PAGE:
[+] EnlargeEd Reed
Al Messerschmidt/Getty ImagesIf Ed Reed can keep Mike Wallace in check, Pittsburgh's offense should be much less explosive.
4. Use Ed Reed to take away the deep ball

Analysis: In his first press conference after returning from his four-game suspension, Roethlisberger noticed something while watching the games on television. "It looks like Mike Wallace got faster," Roethlisberger said. The quarterback was very excited about the prospect of connecting with Wallace on big plays this year, and the pair hasn't disappointed. Wallace is having a breakout season, already setting new career highs in yards (792) and touchdowns (eight). Wallace is averaging 22.0 yards per reception, as he has been able to consistently get behind the defense. This is where Reed comes in. The dynamic safety was absent from the first meeting due to offseason hip surgery. But Reed is back and making big plays again. He already has four picks in five games. If Reed can help keep Wallace under wraps, a big part of Pittsburgh's offense will be taken away from Roethlisberger.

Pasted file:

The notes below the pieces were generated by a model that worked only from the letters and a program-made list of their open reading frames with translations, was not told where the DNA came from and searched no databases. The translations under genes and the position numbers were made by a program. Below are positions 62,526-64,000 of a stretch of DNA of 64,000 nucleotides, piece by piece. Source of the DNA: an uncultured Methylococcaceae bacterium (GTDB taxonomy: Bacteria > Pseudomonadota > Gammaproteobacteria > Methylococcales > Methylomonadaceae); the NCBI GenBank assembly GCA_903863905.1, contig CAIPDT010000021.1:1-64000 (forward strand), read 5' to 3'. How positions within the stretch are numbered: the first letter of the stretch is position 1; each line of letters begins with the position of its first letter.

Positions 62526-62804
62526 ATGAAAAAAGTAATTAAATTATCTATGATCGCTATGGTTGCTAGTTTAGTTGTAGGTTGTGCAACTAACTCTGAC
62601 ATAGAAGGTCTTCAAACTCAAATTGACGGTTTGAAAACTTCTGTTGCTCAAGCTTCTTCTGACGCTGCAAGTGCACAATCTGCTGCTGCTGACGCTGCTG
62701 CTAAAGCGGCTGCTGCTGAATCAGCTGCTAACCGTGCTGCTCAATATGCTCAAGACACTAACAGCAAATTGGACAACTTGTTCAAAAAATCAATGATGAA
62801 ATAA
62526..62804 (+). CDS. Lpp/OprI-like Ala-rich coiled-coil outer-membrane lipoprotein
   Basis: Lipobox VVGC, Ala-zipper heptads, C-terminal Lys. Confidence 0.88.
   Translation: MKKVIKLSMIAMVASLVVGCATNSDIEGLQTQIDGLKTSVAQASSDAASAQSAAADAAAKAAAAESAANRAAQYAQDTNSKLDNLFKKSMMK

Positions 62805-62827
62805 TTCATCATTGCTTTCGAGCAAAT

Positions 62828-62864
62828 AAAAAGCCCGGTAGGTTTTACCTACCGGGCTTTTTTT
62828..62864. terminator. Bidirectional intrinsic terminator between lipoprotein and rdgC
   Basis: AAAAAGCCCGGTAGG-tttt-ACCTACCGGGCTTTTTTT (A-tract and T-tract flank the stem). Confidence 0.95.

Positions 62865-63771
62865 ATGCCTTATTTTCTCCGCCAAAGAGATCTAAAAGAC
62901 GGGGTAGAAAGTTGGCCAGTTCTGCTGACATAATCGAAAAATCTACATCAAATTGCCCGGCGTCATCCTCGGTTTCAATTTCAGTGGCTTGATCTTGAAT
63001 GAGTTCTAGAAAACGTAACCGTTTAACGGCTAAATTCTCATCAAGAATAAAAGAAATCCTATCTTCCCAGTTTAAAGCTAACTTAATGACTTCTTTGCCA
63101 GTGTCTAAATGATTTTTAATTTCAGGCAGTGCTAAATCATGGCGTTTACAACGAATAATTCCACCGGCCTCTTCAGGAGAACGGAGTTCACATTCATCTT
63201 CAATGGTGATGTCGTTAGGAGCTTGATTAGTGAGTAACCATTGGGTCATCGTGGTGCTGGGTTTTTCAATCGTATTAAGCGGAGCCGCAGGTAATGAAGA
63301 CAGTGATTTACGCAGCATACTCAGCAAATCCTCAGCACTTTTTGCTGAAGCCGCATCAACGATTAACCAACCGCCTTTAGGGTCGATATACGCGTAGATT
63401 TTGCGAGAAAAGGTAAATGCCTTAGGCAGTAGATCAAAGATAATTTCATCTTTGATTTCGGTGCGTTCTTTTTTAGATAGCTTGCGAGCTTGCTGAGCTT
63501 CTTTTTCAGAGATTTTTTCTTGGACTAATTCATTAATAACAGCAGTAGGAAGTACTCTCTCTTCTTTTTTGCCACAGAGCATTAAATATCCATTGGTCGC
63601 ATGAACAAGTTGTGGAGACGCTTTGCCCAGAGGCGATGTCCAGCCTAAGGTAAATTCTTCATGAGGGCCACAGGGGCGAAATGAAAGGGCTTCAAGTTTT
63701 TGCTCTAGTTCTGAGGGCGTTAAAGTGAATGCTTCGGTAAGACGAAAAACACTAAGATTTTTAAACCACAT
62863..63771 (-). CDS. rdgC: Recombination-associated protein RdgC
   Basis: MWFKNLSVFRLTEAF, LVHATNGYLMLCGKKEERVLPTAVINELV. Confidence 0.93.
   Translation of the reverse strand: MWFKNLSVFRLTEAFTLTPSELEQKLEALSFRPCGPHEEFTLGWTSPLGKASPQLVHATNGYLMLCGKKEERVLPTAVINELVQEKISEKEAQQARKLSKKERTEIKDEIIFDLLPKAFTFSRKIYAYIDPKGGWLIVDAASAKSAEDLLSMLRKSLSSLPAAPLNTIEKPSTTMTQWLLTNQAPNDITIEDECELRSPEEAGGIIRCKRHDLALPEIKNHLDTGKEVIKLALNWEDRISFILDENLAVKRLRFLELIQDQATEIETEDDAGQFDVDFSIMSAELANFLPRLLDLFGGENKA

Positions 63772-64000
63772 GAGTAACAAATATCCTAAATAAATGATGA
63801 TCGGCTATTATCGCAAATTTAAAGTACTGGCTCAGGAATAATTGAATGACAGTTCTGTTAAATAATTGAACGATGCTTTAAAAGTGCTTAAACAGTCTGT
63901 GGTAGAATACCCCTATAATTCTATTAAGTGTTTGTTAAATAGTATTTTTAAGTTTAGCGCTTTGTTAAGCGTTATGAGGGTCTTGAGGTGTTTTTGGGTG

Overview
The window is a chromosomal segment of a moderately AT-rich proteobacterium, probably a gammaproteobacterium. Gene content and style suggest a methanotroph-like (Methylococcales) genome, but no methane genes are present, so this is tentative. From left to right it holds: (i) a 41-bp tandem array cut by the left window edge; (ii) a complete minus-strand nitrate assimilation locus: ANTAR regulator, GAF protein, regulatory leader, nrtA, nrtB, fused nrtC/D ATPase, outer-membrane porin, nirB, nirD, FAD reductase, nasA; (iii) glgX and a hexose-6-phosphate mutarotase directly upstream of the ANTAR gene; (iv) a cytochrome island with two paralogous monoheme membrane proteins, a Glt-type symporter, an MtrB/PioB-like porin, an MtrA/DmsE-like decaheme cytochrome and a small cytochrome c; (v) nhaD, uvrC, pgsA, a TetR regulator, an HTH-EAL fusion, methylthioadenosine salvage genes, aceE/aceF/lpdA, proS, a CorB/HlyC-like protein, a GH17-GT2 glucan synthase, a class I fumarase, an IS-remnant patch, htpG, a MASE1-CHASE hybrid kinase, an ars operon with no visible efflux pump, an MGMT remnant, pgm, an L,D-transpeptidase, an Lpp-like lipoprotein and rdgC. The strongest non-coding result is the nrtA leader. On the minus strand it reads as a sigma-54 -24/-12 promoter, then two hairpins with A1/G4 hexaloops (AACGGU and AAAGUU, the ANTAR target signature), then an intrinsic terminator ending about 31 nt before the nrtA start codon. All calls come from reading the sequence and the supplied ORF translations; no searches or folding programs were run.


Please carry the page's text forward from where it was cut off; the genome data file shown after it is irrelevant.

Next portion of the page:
"I think they will take shots downfield every game if they can," Williamson said of the Steelers. "Ben is a very good deep thrower and it ties in very well with Wallace, who is obviously an elite deep threat with crazy speed. Pittsburgh is aggressive in that way. They don't have any reservations about throwing deep, and I think they want to go deep no matter what defense they're playing."